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Magnetic tape damage is pretty common. Family tapes store video and audio information in the form of a magnetic strip. The VCR has special heads that can pick up on these magnetic signals and translate them into images and sound that plays on your TV. While magnets are used to write information to the tape, they are also used to erase footage from your tape. Since VHS uses an iron oxide as its formula, this makes them very susceptible to magnetic damage.
A tape that has been exposed to magnetic damage is nearly always irreparable. There is no way to recover footage that has been magnetically erased or damaged. The best bet is to make sure you keep your video tapes away from anything resembling a magnet!
Unfortunately one of our clients contacted us Friday with regard to his family Hi8 video tapes that had been damaged by the magnetic field given off by a mobile phone. He asked whether our company would be able to help recover them. Explaining he left the tapes beside his old Nokia and after the phone rang he was unable to get them to play again. He could see a sound bar noise visible during playback and no sound with picture distortion.
I had to be the bearer of bad news and assure him that they’ve sadly lost that specific family video forever. I realised this would be a good warning to other clients in ensuring they kept their video, audio and digital cassettes far away from strong magnets to prevent this from happening again.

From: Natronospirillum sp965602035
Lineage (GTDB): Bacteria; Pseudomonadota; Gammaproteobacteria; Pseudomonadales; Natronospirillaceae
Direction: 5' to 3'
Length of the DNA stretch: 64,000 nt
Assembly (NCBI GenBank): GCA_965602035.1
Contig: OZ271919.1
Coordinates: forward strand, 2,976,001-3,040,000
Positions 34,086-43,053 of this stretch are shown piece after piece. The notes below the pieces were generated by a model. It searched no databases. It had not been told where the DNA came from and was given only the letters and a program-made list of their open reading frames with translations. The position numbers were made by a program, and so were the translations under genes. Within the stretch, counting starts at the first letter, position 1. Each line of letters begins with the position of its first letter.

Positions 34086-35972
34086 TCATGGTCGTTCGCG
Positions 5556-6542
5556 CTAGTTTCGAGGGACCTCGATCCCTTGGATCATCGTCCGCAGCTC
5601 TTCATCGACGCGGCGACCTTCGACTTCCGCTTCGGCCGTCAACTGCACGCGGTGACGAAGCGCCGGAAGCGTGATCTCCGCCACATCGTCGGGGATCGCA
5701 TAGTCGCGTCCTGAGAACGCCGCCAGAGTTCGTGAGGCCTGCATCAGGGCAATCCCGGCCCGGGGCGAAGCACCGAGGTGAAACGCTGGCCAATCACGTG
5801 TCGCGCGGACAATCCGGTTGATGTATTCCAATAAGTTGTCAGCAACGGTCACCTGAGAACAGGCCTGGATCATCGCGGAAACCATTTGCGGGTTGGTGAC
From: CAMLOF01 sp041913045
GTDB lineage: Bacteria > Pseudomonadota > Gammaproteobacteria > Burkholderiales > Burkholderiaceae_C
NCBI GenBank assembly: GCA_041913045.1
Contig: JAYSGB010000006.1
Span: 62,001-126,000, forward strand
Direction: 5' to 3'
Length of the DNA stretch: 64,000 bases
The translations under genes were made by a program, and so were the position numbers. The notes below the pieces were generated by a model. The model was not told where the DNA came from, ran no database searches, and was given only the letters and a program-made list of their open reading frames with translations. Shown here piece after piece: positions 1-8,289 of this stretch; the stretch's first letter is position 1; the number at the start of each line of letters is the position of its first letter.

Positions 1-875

How Cassette Tapes Work
The tape is arranged in a pattern of tiny magnetic particles. The tape plays back when it touches the magnetic spindle heads in the tape player, moving and causing an electromagnetic pulse that is interpreted as sound. The important thing to note here is that cassette tapes are recorded and played back essentially by arranging and interpreting magnetic particles.
Magnets’ Effect on Tapes
Because of the tapes’ magnetic nature, powerful magnets can profoundly distort the data on them, or sometimes even erase them. Even a standard ceramic fridge magnet is powerful enough to damage the tape, if left in direct exposure. For this reason, it’s a good idea to keep your collection of magnets and your collection of cassettes on opposite sides of the house.
Magnets’ Effect on CDs
Magnets have no affect CDs. While a magnet may be attracted to the metal surface of the CD, the magnet can’t affect the data on the disc because the data on the disc is not arranged magnetically. While a powerful magnet’s attraction to the disc could physically scratch the disc if you’re not careful, this can’t strictly be called a magnetic effect on the data. You can safely consider your CD collection magnet-proof.
If we can support you with any corporate or consumer digitisation then please do contact me.
Warm regards
Oxford Duplication Centre
A: 29 Banbury Road, Kidlington, OX5 1AQ
T: 01865 457000 | M: 07917 775477

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